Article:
Figure 7.52 A single large irregular synovial frond in the suprapatellar pouch of a dog stifle joint with a chronic cranial cruciate ligament injury. The low vascularity of this tissue may indicate resolution of the active phase or may be due to other factors. Villi in the lower left background have more coloration indicating a more active process. The telescope is looking proximally from a craniomedial portal and cranial is up.


Source: Timothy C. McCarthy. © John Wiley & Sons Inc.

Photo depicts multiple large irregular synovial fronds in the suprapatellar pouch of a stifle joint of a dog with a chronic cranial cruciate ligament rupture. Cranial is up in this picture, and the telescope is looking proximally from a craniomedial portal. Vascularity appears to increase from left to right but the significance of this is unclear. Villi in the background have a red, vascular coloration.

Figure 7.53 Multiple large irregular synovial fronds in the suprapatellar pouch of a stifle joint of a dog with a chronic cranial cruciate ligament rupture. Cranial is up in this picture, and the telescope is looking proximally from a craniomedial portal. Vascularity appears to increase from left to right but the significance of this is unclear. Villi in the background have a red, vascular coloration.


Source: Timothy C. McCarthy. © John Wiley & Sons Inc.

Photo depicts a wide-based flat area of synovial thickening in the suprapatellar pouch at the proximal end of the visible quadriceps tendon of a dog stifle joint with a chronic cranial cruciate ligament injury. There are multiple villus ghosts scattered over the joint capsule surface indicating an inactive process. A plica is partially visible extending across the background of the image. Cranial is up with the telescope looking proximally.

Figure 7.54 A wide‐based flat area of synovial thickening in the suprapatellar pouch at the proximal end of the visible quadriceps tendon of a dog stifle joint with a chronic cranial cruciate ligament injury. There are multiple villus ghosts scattered over the joint capsule surface indicating an inactive process. A plica is partially visible extending across the background of the image. Cranial is up with the telescope looking proximally. The proximal end of trochlear groove cartilage is visible across the bottom of the picture with an area of mildly reactive discolored synovium in the bottom center. Multiple proximal trochlear osteophytes are present across the lower center of the image proximal and abaxial to the bottom center area of synovial reaction.


Source: Timothy C. McCarthy. © John Wiley & Sons Inc.

Photo depicts a combination of the previously described synovial changes in the stifle joint in the suprapatellar pouch of a dog with a cranial cruciate ligament rupture. Villi with visible blood vessels, villi without visible vessels, a mass, fronds, and villus ghosts are all present. Cranial is up, and the telescope is looking proximally from a craniomedial portal.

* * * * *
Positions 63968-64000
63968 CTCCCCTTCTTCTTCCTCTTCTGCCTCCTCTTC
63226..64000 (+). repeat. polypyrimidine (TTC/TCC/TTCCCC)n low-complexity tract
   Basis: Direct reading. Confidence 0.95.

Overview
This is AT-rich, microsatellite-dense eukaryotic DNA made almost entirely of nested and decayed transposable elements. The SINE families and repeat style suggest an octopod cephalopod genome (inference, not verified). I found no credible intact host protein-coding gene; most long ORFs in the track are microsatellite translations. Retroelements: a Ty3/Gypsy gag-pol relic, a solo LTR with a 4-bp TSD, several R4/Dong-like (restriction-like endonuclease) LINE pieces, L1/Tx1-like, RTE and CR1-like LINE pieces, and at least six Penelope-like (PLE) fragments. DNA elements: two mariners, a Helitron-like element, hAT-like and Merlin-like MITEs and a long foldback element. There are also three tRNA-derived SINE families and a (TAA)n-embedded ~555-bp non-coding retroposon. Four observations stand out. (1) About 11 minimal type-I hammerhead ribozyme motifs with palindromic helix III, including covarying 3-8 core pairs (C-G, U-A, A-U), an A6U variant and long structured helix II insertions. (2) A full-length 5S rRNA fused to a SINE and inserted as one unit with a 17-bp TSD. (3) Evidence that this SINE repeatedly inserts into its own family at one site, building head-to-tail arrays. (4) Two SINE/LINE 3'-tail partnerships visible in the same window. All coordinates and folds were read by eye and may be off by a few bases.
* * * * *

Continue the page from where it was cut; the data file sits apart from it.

Figure 7.55 A combination of the previously described synovial changes in the stifle joint in the suprapatellar pouch of a dog with a cranial cruciate ligament rupture. Villi with visible blood vessels, villi without visible vessels, a mass, fronds, and villus ghosts are all present. Cranial is up, and the telescope is looking proximally from a craniomedial portal.


Source: Timothy C. McCarthy. © John Wiley & Sons Inc.

Photo depicts villus ghosts in the suprapatellar pouch of the stifle of a dog with a cranial cruciate ligament rupture. The telescope is looking proximally from a craniomedial portal and cranial is up.

Figure 7.56 Villus “ghosts” in the suprapatellar pouch of the stifle of a dog with a cranial cruciate ligament rupture. The telescope is looking proximally from a craniomedial portal and cranial is up.


Source: Timothy C. McCarthy. © John Wiley & Sons Inc.

Photo depicts villus ghosts in the cranial joint compartment of the stifle of a dog with a cranial cruciate ligament injury. Dorsal or proximal is up on the image, and the telescope is looking caudally from a craniomedial portal. Femoral condyle articular cartilage is seen in the background across the top of the picture.

Figure 7.57 Villus “ghosts” in the cranial joint compartment of the stifle of a dog with a cranial cruciate ligament injury. Dorsal or proximal is up on the image, and the telescope is looking caudally from a craniomedial portal. Femoral condyle articular cartilage is seen in the background across the top of the picture.


Source: Timothy C. McCarthy. © John Wiley & Sons Inc.

Photo depicts petechia in the synovial membrane at the proximal end of the trochlea is seen across the bottom of the image in a dog with a cranial cruciate ligament injury. Cranial is up, and the telescope is looking proximally. Villus synovial reaction is present in the suprapatellar pouch in the upper background.

Figure 7.58 Petechia in the synovial membrane at the proximal end of the trochlea is seen across the bottom of the image in a dog with a cranial cruciate ligament injury. Cranial is up, and the telescope is looking proximally. Villus synovial reaction is present in the suprapatellar pouch in the upper background.


Source: Timothy C. McCarthy. © John Wiley & Sons Inc.

Photo depicts petechia in the synovium at the distal end of the patella in a dog with a cranial cruciate ligament injury. Cranial is up, and the telescope is looking proximally from a craniomedial portal. The distal end of the patella is visible in the center of the image with the caudal articular patellar surface extending into the background in the lower right and the synovial covered caudal surface of the patellar tendon seen across the top of the picture. A small area of parapatellar cartilage is visible on the far left with petechia on its distal surface.